Real suspends RealDVD in wake of MPAA lawsuit

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11:45 am EDT October 7, 2008 - Developments in Universal City Studios Productions LLP v. RealNetworks Inc. published online yesterday reveal that Real made its RealDVD product unavailable over the weekend because of a temporary restraining order issued by District Judge Marilyn Hall Patel.


The text of the filing begins: "Defendants have already caused significant irreparable harm to Real by prevailing upon this court to institute a temporary halt to sales of RealDVD since the evening of October 3, 2008..."

However, neither the MPAA or Real Networks was allowed to disclose to the public that a temporary restraining order had been put in place. While this is an uncharacteristic judgement from Patel that many have already speculated upon, Real's defense says "Defendants nowhere address the public's interest in the grant or denial of the injunction they seek. That omission speaks volumes."

The MPAA [(r)C 08-4548 Real Networks Inc v. DVD Copy Control Associates et al:
Defendants' Motion for TRO] is scheduled to make its plea at 2:00 pm PST.

10:21 am EDT October 6, 2008 - The legal battle between RealNetworks and the Motion Picture Association of America has led to Real temporarily setting aside its contentious product RealDVD while the proceedings are under way.

On RealDVD's product site, a message now reads: "Due to recent legal action taken by the Hollywood Movie studios against us, RealDVD is temporarily unavailable. Rest assured, we will continue to work diligently to provide you with software that allows you to make a legal copy of DVDs for your own use."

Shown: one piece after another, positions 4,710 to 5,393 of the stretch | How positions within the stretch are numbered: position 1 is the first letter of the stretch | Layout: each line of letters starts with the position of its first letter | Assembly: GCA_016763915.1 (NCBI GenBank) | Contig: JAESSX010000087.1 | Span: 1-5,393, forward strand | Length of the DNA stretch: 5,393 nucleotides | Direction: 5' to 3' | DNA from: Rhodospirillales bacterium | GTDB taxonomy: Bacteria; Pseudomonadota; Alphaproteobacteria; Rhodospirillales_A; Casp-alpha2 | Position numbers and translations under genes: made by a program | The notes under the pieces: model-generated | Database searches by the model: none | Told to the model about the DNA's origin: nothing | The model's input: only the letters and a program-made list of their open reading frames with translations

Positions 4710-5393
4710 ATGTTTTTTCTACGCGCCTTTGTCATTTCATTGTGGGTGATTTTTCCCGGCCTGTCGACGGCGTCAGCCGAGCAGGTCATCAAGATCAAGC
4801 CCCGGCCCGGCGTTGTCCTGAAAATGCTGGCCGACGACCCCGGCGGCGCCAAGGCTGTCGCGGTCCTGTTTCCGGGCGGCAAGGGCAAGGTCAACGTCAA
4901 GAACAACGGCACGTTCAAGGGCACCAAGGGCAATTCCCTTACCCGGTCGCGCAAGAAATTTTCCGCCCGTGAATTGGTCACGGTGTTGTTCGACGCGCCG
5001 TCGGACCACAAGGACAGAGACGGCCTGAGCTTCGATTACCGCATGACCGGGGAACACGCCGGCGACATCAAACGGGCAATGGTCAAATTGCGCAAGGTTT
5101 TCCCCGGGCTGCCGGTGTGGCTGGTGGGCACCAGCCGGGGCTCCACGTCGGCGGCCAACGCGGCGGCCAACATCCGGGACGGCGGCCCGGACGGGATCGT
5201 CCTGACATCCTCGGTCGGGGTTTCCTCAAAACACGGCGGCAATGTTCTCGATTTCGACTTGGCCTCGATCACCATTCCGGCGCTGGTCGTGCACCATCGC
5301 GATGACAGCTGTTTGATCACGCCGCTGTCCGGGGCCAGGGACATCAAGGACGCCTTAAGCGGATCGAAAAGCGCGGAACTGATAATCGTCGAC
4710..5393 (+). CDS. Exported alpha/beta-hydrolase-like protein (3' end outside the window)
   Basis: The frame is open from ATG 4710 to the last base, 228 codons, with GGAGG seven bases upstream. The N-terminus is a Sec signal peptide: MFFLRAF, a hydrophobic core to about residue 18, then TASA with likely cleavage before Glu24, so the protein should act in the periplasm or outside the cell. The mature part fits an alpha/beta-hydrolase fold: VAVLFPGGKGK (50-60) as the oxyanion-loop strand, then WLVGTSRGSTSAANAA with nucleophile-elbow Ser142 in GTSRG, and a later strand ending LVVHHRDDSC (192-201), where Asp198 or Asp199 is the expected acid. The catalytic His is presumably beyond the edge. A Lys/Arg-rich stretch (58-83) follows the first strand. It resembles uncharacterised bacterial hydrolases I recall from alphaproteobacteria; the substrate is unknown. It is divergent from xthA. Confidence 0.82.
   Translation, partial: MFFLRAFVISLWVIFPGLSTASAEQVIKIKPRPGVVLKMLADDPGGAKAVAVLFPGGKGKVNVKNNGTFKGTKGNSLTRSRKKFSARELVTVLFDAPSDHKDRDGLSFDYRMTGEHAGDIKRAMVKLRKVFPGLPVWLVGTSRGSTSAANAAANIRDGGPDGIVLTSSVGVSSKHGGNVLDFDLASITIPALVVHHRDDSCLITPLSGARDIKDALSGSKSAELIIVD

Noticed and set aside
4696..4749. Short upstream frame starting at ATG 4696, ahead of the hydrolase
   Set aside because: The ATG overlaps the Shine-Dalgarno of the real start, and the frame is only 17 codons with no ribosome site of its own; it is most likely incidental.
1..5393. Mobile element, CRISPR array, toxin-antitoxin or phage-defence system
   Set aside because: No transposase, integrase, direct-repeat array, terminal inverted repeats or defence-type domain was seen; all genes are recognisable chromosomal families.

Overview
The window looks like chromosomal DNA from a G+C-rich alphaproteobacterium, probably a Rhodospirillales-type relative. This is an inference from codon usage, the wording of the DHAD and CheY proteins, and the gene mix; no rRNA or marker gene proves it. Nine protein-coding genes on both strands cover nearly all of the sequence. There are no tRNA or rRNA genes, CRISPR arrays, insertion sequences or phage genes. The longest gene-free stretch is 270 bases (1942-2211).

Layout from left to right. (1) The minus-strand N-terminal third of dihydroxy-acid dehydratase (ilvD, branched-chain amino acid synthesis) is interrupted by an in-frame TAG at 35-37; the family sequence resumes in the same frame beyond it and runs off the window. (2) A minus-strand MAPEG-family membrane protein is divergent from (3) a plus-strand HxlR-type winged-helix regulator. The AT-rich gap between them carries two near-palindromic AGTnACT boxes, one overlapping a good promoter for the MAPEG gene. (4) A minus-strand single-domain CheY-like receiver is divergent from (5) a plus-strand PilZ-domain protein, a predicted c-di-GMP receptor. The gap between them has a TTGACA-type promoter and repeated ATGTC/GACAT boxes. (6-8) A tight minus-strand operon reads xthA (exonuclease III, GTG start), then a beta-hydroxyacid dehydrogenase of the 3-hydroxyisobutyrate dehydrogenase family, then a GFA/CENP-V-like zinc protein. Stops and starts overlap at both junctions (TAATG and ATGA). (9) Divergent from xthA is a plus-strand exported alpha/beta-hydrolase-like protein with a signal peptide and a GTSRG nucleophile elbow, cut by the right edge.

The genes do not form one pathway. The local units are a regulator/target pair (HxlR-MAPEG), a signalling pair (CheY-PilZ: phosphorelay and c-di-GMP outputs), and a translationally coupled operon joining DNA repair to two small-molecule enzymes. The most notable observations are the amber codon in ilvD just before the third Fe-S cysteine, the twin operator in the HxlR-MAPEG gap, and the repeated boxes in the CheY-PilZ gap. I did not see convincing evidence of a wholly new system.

Last week, Real filed for a declaratory judgment on its RealDVD product in anticipation of a suit that was filed later that same day by the MPAA. The filmmaking group charged Real with willful violation of the Digital Millennium Copyright Act in making a product that illegally bypasses copyright protection. Real's product is marketed as something of a DVD archival tool, allowing DVDs to be ripped for storage or portability. The MPAA feels the product would encourage "renting, ripping, and returning" of DVDs.

The case (Universal City Studios Productions LLP v. RealNetworks Inc.) was transferred to the Northern District of California on Thursday under the "first to file" rule, as that was where Real had filed its motion for a declaratory judgment before the MPAA had filed its own suit.

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